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First of all, what you are asking for is not steganography, it's watermarking. Steganography is the art of hiding information within normal data. There you do not disclose that you are sending hidden information and you want to be immune to statistical analysis. The goal of steganography is to hide in the mass of data, without someone being able to pinpoint ...


3

Steganography is about concealing information in a medium (e.g. pictures) in a way that people who look at the medium are unaware of the presence of that information. What you want is something else called watermarking: how to embed some information which is hard to remove. A good watermark does not alter (too much) the medium in the eyes of onlookers, but ...


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I don't know any standard techniques, but the closest I can think of is the folowing: If Bob has a public key publicly available, Alice can use it to encrypt the secret message, then send him a link to a specific, detailed stenography technique, in the "hey, look what's interesting" spirit, applying that same technique for embedding the encrypted secret in ...


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Yes. You have only been searching for the wrong term. This is called subliminal channel.


13

This is the first I've heard of keyed steganography, so I'll recap the article you linked, for the benefit of others who might be confused about it. They have narrowed down the number of steganographic algorithms they're analyzing quite a bit. The message must be embedded in a JPEG image (perhaps any raster image format?), and it can't utilize the entire ...


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How about this: Encrypt message with random symmetric key. Check randomness of resulting cyphertext, if it is distinguishable from noise, try another random key. Encrypt key with public-key of Bob Hide encrypted key + message with steganography. When the eavesdropper intercepts the message and uses steganography, he will only get the encrypted message ...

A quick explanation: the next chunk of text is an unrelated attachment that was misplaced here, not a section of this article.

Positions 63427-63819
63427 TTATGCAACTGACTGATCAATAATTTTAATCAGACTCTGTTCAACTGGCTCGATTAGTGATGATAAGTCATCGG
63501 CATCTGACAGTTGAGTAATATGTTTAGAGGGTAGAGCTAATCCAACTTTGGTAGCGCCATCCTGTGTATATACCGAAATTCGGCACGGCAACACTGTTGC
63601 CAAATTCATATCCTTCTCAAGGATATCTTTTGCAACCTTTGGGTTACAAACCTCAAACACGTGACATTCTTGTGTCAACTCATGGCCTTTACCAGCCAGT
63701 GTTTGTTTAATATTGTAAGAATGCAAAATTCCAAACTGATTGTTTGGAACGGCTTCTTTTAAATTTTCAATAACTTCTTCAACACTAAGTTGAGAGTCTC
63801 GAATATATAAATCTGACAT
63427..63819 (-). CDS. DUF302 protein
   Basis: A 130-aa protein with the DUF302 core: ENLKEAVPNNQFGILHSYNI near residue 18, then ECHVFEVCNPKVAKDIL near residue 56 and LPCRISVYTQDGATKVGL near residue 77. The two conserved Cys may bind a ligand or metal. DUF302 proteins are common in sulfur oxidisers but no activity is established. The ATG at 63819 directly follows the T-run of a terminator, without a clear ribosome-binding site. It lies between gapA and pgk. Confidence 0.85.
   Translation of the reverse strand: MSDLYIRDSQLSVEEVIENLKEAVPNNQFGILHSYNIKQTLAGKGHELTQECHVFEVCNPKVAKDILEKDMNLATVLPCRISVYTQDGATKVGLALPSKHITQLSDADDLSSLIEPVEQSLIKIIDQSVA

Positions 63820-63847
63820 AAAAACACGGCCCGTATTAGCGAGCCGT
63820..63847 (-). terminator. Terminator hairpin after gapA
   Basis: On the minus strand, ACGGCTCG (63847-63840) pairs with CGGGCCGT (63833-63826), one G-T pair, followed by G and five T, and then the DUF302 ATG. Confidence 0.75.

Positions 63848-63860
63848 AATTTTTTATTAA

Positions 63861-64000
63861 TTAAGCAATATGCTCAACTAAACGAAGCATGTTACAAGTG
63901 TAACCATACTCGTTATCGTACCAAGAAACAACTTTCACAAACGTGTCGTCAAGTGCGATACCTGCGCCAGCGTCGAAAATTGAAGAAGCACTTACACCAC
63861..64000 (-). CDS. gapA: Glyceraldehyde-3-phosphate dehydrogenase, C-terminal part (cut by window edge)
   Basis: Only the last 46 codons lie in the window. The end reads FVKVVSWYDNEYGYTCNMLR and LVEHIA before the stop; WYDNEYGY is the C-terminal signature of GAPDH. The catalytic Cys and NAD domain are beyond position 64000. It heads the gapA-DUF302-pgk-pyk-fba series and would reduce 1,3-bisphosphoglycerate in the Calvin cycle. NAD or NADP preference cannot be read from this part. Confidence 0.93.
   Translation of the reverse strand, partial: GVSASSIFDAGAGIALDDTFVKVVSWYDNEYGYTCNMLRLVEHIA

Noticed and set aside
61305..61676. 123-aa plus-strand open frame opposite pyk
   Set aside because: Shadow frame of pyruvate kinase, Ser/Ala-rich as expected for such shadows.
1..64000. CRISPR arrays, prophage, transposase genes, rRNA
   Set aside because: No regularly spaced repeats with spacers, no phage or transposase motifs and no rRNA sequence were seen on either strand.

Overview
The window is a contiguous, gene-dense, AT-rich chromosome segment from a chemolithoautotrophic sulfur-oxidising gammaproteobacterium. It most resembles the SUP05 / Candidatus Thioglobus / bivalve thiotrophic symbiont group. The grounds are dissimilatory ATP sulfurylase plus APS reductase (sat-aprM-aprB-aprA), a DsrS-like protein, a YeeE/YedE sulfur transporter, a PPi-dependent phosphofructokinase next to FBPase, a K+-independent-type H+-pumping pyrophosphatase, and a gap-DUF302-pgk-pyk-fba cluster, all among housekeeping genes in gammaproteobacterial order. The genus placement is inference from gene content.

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A cyphertext generated with a proper encryption algorithm is indistinguishable from random noise. That means with most steganography methods, cyphertext might be harder to detect than paintext, because statistic analysis does not work. However, the details depend on the steganography method used. Implementations vary greatly. For example, it might be ...


6

"One of the draw backs of traditional steganography is that both parties need to exchange a secret key." No, steganography does not require any key (symmetric or asymmetric) as it doesn't use encryption at all. The real drawback of steganography it's that it is just security by obscurity; you hope the adversary won't discover the hidden message (or that ...


23

One of the draw backs of traditional steganography is that both parties need to exchange a secret key. Don't infer from the implementation of one specific tool to the limits of steganography itself. Steganography is just the hiding of information within other data. It does not matter if the information you want to hide by itself are unencrypted, rot13, ...


2

You've got a plaintext that you want to send me. Encrypt it with my public key first to generate the ciphertext. Then, using absolutely standard steganography interleave the bits of the ciphertext into the carrier: images, music, and so on. Had you not used public-key encryption then you'd just intermingle the plaintext into the carrier. To the steganograpy ...



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